The absence of a capital gains tax in New Zealand impacts on the coherency of our overall tax policy, write Lisa Marriott and Max Rashbrooke
Capital gains tax. It’s a topic that comes around every election year and 2017 is no exception. Sometimes it’s a scaremongering tactic used to warn voters off considering rival parties. Sometimes it’s presented as a serious policy option that can and should be implemented. As always, the reality is probably somewhere in the middle.
What is a capital gains tax? Tax, somewhat confusingly, does not treat all gains the same. Instead, gains are treated as revenue or capital. It may be helpful to use an analogy well known by students of tax. Think of a fruit tree. For tax purposes the tree is capital and the fruit is revenue – that is, the fruit is taxable as income when sold, whereas any gains from the sale of the tree are capital and in New Zealand are not taxable.
In New Zealand, revenue generated from capital assets – property, land, buildings or even trees – is taxed as income. This might be in the form of interest, dividends or rents, among others. However, with the exception of certain items specifically outlined in legislation, no tax is payable when capital assets are sold.
Why might we be concerned with this? One reason is that capital assets are held mostly by those who hold the greatest wealth. In New Zealand, the wealthiest 10 percent own more than half the country’s wealth, while the poorest 50 percent have less than five percent. Wealth – as it is used here – refers to capital assets. Therefore, the absence of a capital gains tax is a huge tax concession for the wealthiest in society.
Another reason we might want a capital gains tax is that the tax system is our primary mechanism to fund expenditure. To the extent gains from capital items are not taxed, our tax system is excluding a key component of potential revenue that can contribute to helping the poorest in society or investing in other goods and services. This expenditure makes our society an even better place to live.
The myths surrounding capital gains tax contribute to its unpopularity. Perhaps the most obvious is the suspicion that peoples’ homes will be taxed. Typically, an owner-occupied home is not included in a capital gains tax. There has been no indication a capital gains tax would include the primary home. Indeed, the new ‘bright-line’ test (which is a capital gains tax) introduced to help curb the booming Auckland property market does not include the family home.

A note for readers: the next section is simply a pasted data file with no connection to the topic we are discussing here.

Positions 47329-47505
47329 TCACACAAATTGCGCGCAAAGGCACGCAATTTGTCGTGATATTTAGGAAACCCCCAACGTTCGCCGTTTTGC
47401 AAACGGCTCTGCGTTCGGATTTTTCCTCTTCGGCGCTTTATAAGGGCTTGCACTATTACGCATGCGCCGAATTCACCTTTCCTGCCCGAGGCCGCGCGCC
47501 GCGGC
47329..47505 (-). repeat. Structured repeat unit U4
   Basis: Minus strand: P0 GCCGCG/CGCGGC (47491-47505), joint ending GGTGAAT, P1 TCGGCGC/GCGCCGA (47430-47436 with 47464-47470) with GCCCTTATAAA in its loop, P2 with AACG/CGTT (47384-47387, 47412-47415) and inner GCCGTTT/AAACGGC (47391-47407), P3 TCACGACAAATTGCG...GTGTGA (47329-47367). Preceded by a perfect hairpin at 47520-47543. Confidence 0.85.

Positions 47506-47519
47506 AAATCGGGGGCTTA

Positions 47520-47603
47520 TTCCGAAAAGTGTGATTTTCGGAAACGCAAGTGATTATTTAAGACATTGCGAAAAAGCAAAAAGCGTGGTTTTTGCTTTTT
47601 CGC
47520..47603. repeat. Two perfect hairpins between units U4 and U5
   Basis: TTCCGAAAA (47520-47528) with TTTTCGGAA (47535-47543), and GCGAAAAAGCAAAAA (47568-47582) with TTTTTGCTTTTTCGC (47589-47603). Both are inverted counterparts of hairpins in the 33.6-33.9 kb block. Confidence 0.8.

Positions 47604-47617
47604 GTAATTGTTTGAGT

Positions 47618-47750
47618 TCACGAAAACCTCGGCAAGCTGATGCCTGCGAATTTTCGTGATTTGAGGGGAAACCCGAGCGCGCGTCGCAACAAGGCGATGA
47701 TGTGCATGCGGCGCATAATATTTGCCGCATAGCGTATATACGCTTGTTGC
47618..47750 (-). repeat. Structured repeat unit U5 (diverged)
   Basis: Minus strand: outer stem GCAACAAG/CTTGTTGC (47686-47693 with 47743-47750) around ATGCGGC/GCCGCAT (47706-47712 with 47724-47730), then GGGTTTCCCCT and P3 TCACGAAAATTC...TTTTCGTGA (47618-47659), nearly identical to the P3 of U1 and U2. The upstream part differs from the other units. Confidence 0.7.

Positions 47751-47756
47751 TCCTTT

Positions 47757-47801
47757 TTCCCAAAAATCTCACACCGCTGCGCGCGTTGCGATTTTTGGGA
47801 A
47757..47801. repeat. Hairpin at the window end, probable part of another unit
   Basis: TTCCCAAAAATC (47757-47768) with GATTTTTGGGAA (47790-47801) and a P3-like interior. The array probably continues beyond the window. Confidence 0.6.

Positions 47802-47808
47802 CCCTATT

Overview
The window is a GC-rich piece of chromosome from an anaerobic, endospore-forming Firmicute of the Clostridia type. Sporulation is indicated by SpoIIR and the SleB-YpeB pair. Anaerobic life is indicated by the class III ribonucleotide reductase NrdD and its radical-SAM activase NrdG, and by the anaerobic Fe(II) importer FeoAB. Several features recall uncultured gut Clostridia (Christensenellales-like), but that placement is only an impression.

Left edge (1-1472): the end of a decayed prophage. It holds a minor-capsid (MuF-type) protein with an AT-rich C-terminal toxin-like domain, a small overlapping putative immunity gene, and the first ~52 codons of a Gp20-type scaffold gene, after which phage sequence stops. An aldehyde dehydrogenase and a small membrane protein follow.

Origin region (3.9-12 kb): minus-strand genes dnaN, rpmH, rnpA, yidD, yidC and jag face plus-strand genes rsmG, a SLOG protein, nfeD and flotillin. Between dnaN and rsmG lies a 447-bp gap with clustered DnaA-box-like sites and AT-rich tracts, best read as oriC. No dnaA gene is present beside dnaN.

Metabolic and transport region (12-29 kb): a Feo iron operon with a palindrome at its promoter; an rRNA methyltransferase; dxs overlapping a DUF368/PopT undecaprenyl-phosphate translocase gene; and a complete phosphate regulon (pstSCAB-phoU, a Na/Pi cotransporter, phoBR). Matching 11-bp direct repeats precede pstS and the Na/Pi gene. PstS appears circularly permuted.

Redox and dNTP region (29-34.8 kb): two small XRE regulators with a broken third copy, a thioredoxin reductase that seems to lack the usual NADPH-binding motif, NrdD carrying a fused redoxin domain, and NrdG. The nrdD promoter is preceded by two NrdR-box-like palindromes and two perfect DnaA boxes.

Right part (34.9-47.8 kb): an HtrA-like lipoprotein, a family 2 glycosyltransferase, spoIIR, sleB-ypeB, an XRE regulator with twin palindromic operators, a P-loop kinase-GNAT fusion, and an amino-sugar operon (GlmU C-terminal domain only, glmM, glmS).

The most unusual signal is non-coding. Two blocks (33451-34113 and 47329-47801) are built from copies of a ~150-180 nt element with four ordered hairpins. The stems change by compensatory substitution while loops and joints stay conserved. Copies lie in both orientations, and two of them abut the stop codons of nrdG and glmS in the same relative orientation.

A capital gains tax is a tax on the gain component. That is, it is not the entire proceeds of the sale that are taxable, only the gain made above the initial purchase price. And usually capital gains tax is lower than the top income tax rate – typically by around half.
Most other countries have some form of capital gains tax. Following Inland Revenue’s own approach to tax policy – referred to as “broad-based, low-rate” – New Zealand should have a capital gains tax. The philosophy is that the tax base is broad, which means rates can be lower. The absence of a capital gains tax impacts on the coherency of our overall tax policy.
What might look a capital gains tax look like? The policy detail is important. What is included or excluded? Would a tax be just on land – and would it include other assets such as shares, boats or works of art? What about your stamp collection, vintage clothes or antiques? What happens if you only have a small amount of capital gains? What happens to capital losses?
Now really is the time to have an informed discussion about whether we want or need a capital gains tax.
Professor Lisa Marriott and Max Rashbrooke will be giving a public talk about ‘Capital gains tax: Bogeyman or crucial reform?’ as part of Victoria University of Wellington’s Spotlight Lecture series, 12.30–1.15pm on Wednesday 20 September at Lecture Theatre 1, Government Buildings, Pipitea Campus, 55 Lambton Quay. To register, email firstname.lastname@example.org with ‘Capital gains tax’ in the subject line or phone 04-463 7458.